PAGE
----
I didn’t worry that there were 15 lawyers in court against me—after all, I thought, only one could talk at a time! Cocky? Arrogant? Absolutely.

I thought it would be a three-week, slam-bam-thank-you-Ma'am trial. Wrong!

They managed to stretch it out to nine weeks, draining all of my energy, not to mention my spirit. The case was covered regularly by the press, and mentioned in the national news, including the Today Show, and Good Morning America.

I felt I was winning the case until the end. The jury was against me completely.

The composite force of those A-Team lawyers was too much for the judge and for me. Little did I know that two of the six Texas lawyers were world-class. It was a stake though the heart that left me thinking, "What now?"

It was one of the turning points that eventually led me to yoga.

December 18, 2006

Rocket Fuel for the Soul

I was born in Milan, Italy and came to America on a boat with my parents. We settled in Boston, where I grew up and attended some of the finest schools, including Harvard. After college I realized that San Francisco was where I belonged.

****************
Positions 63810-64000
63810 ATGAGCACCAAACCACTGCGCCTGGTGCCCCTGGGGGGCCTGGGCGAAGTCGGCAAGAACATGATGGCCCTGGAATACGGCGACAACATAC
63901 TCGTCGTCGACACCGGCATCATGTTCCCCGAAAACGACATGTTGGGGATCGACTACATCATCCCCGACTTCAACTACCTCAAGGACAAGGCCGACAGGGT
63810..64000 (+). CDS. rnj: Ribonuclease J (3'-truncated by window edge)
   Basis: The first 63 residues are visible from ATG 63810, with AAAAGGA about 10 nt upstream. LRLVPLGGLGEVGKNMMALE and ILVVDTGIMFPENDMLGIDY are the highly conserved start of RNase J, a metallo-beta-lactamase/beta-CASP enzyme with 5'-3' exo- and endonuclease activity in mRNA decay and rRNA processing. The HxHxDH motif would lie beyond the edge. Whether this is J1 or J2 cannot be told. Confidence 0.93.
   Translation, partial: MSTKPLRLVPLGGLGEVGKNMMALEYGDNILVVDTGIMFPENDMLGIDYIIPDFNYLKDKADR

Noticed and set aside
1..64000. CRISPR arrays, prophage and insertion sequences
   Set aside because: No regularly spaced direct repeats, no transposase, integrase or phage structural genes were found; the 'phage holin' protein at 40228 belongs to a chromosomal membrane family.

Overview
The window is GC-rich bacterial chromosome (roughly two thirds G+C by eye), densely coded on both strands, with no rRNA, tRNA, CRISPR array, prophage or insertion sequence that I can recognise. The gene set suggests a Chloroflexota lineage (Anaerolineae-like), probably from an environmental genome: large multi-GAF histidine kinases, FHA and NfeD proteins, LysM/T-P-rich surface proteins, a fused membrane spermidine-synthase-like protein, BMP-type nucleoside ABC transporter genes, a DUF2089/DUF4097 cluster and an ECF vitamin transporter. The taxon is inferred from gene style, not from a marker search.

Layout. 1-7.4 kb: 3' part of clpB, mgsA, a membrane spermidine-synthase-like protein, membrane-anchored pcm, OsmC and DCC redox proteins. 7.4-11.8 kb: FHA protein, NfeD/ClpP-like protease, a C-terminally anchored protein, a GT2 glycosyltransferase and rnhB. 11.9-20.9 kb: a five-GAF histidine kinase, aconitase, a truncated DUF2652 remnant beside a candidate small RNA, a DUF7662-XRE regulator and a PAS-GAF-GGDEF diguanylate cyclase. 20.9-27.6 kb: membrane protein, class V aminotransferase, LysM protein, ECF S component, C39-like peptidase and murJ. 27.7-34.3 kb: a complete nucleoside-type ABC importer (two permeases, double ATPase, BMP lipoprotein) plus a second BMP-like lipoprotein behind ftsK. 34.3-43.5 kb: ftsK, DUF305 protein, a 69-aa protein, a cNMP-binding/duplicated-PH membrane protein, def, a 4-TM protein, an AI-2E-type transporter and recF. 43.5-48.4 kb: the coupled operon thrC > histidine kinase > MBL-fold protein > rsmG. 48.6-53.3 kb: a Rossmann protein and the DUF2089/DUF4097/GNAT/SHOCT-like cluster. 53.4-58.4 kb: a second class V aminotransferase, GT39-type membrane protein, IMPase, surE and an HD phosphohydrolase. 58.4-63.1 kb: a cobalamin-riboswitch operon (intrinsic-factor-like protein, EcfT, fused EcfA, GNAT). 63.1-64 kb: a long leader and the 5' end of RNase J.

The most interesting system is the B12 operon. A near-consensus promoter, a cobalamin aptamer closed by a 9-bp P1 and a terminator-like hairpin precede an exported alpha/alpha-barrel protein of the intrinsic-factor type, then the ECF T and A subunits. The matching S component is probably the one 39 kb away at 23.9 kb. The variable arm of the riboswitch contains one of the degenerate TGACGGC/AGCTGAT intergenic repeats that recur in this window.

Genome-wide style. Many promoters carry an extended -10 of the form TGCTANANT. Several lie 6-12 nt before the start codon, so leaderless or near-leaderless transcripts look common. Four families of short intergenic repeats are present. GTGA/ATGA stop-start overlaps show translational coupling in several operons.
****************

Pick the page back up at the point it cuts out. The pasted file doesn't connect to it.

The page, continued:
When I was in school I was thin and athletic. I played basketball, and ran track against some of the finest athletes in the world—several of whom went on to the Olympics.

After a few years hiatus post-college, during which I spent some time in Mexico and picked up a passable usage of the Spanish language, I decided on law as a career. I thought it would be something that would hold my interest for a lifetime. Also, I was a frustrated actor and needed an audience that couldn’t leave.

I worked for a year for the late, great Melvin Belli (King of Torts and King of Egos) and then attended Golden Gate Law School. I finished first in my class at Golden Gate Law School, then was accepted as a U. S. Department of Justice Honors Graduate and went to Washington D.C. I was in the organized crime and racketeering program in the hey day of the Mafia. I worked with the FBI to prosecute high level Mafia capos—bigger even than Tony Soprano. We used wiretaps, bugs, and anything else the Attorney General approved.

As interesting as it was working in Washington, I wanted to be in the courtroom, so I returned to San Francisco as a federal prosecutor. This is where the action got heavy! I tried 15 conspiracy cases in a row—mostly large scale international drug dealers as well as the first RICO case ever tried in this area.